Retail inflation rose to a three-month high in June on rising prices of kitchen essentials, while the factory output expanded at a faster pace of 5.2 per cent in May, according to the government data released on Wednesday. Retail inflation based on Consumer Price Index (CPI) increased to 4.81 per cent in June after declining for four months in a row but remained within the comfort zone of the Reserve Bank.
The Index of Industrial Production (IIP), which reflects the country’s factory output, rose to 5.2 per cent in May from 4.5 per cent in April 2023, mainly due to good performance by the manufacturing and mining sectors.
Both the data were released separately by the National Statistical Office (NSO), Ministry of Statistics and Programme Implementation (MoSPI).
The CPI-based inflation moved northwards after declining for four months since February. The RBI, which will be announcing its next set of bi-monthly monetary policy early next month, mainly factors in retail inflation while deciding the benchmark interest rate (repo).
Retail or CPI inflation stood at 4.31 per cent (revised upward from 4.25 per cent) in May and 7 per cent in June 2022. The previous high was recorded in March at 5.66 per cent.
According to the data released by the National Statistical Office (NSO), the inflation in the food basket was at 4.49 per cent in June, higher than 2.96 per cent in May. The food basket accounts for nearly half of the CPI.
The data revealed that the annual rate of price rise was 19.19 per cent in the case of spices, 12.71 per cent in ‘cereals and products’, 10.53 per cent in ‘pulses and products’, and 7 per cent in eggs. Fruits too were marginally costlier in June year-on-year.
However, there was a decline in inflation in ‘oil and fats’ (- 18.12 per cent) and vegetables (-0.93 per cent). The factory output growth measured in terms of the IIP stood at 19.7 per cent in May 2022, mainly due to a lower base effect.
“The growth rates over the corresponding period of the previous year are to be interpreted, considering the unusual circumstances on account of the COVID-19 pandemic since March 2020,” NSO said.
The manufacturing sector’s output grew 5.7 per cent in May 2023 against a 20.7 per cent expansion a year ago. Power generation rose 0.9 per cent in May 2023 compared to a growth of 23.5 per cent a year ago.
Mining output rose by 6.4 per cent during the month under review against an 11.2 per cent expansion in the year-ago period.
Commenting on the data, Icra Chief Economist, Head – Research and Outreach, Aditi Nayar said the spike in vegetable prices is set to push the CPI inflation to an uncomfortable 5.3-5.5 per cent in July 2023. “We expect the vegetable price shock to result in the Q2 FY2024 CPI inflation exceeding the (RBI’s) Monetary Policy Committee’s last forecast of 5.2 per cent.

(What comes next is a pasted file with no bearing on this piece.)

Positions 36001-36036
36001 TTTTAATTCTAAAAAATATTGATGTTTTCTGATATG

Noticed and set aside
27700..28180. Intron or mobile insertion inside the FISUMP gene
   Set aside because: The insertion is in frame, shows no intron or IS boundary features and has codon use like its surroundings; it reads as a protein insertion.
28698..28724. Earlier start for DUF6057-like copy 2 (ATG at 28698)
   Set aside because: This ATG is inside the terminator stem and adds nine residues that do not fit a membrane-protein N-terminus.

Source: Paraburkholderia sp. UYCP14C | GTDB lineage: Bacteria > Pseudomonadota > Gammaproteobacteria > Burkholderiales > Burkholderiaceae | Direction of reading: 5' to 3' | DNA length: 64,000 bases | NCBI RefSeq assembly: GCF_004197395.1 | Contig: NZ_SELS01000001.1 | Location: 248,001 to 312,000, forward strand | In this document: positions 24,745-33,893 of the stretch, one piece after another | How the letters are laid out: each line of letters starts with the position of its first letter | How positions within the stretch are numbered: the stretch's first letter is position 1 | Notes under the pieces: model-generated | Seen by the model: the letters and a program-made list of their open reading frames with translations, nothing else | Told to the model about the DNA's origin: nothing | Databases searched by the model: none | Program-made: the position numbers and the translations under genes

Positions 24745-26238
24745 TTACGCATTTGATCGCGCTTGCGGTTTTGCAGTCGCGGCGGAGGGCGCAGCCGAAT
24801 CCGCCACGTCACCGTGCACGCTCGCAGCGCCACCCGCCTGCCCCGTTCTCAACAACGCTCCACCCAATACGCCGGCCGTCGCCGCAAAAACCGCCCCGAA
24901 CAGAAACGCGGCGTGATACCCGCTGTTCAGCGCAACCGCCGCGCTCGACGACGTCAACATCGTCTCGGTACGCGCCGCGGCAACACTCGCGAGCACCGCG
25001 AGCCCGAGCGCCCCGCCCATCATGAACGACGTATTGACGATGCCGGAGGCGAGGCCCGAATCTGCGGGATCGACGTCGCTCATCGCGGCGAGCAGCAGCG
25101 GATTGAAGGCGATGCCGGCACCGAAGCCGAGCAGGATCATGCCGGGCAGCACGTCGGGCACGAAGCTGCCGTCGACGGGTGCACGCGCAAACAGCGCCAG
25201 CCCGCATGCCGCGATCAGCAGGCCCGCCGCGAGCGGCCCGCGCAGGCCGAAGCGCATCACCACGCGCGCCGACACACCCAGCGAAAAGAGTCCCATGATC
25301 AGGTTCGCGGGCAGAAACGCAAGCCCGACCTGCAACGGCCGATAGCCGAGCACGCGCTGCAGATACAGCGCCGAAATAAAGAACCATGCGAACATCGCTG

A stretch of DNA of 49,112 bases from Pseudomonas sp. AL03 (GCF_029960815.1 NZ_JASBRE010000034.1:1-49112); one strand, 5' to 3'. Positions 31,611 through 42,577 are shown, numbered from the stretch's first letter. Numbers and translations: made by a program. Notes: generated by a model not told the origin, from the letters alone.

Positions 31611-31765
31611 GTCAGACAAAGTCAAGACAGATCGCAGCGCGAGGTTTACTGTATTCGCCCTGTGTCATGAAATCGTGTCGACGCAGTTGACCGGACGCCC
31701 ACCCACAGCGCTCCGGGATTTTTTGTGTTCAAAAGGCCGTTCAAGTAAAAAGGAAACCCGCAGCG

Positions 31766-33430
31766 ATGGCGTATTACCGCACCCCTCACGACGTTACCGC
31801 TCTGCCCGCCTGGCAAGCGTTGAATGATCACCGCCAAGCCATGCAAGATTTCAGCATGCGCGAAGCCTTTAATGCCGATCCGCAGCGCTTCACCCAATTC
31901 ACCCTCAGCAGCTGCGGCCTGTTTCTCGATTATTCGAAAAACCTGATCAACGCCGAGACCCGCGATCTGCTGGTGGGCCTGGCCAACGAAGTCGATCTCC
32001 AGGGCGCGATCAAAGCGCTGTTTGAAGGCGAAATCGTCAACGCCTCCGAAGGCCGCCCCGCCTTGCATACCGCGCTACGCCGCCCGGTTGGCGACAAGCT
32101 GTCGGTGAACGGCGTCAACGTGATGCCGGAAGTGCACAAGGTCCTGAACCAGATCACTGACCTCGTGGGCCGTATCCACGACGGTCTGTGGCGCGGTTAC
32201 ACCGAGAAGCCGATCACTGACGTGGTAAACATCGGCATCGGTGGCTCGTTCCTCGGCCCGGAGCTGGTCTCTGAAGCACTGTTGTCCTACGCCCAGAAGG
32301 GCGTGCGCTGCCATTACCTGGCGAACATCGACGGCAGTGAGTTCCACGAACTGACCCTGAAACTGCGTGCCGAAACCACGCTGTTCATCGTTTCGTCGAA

“Accordingly, we anticipate that the Committee will retain its hawkish tone in August 2023, keep the repo rate unchanged and signal that a pivot to rate cuts remains distant,” she said.
National President of Commodity Participants Association of India (CPAI) Narinder Wadhwa opined that the rise in inflation suggests a potential change in the factors influencing consumer prices.
“It may be influenced by various factors, such as changes in demand-supply dynamics, fluctuations in global commodity prices, government policies, or other economic factors. The rise in inflation is higher than the street’s expectations,” he said.
The government has tasked the central bank to ensure retail inflation remains at 4 per cent with a margin of 2 per cent on either side. On IIP data, Nayar said the year-on-year performance of several high-frequency indicators related to freight and traffic movement deteriorated in June 2023 relative to May 2023, such as generation of GST e-way bills, cargo traffic at major ports, rail freight traffic, petrol and diesel sales, PV and 2W production as well as vehicle registrations.
“However, the year-on-year growth in electricity generation, output of Coal India Limited, and finished steel consumption improved in June 2023, relative to the previous month. Based on these trends, Icra expects the year-on-year IIP growth to moderate to about 3-4 per cent in June 2023,” she said. The NSO data further revealed that the capital goods segment grew 8.2 per cent in May this year compared to 53.3 per cent a year ago.
Consumer durables output during the month rose 1.1 per cent against a 59.1 per cent growth in the year-ago period.
Consumer non-durable goods output increased by 7.6 per cent compared to a growth of 1.4 per cent a year earlier. Infrastructure/construction goods posted a growth of 14 per cent over an 18.4 per cent expansion in the same period a year ago. The data also showed that the output of primary goods logged 3.5 per cent growth in the month against 17.8 per cent in the year-ago period. The intermediate goods output in May rose 1.6 per cent compared to a 17.5 per cent growth during the corresponding month last year.
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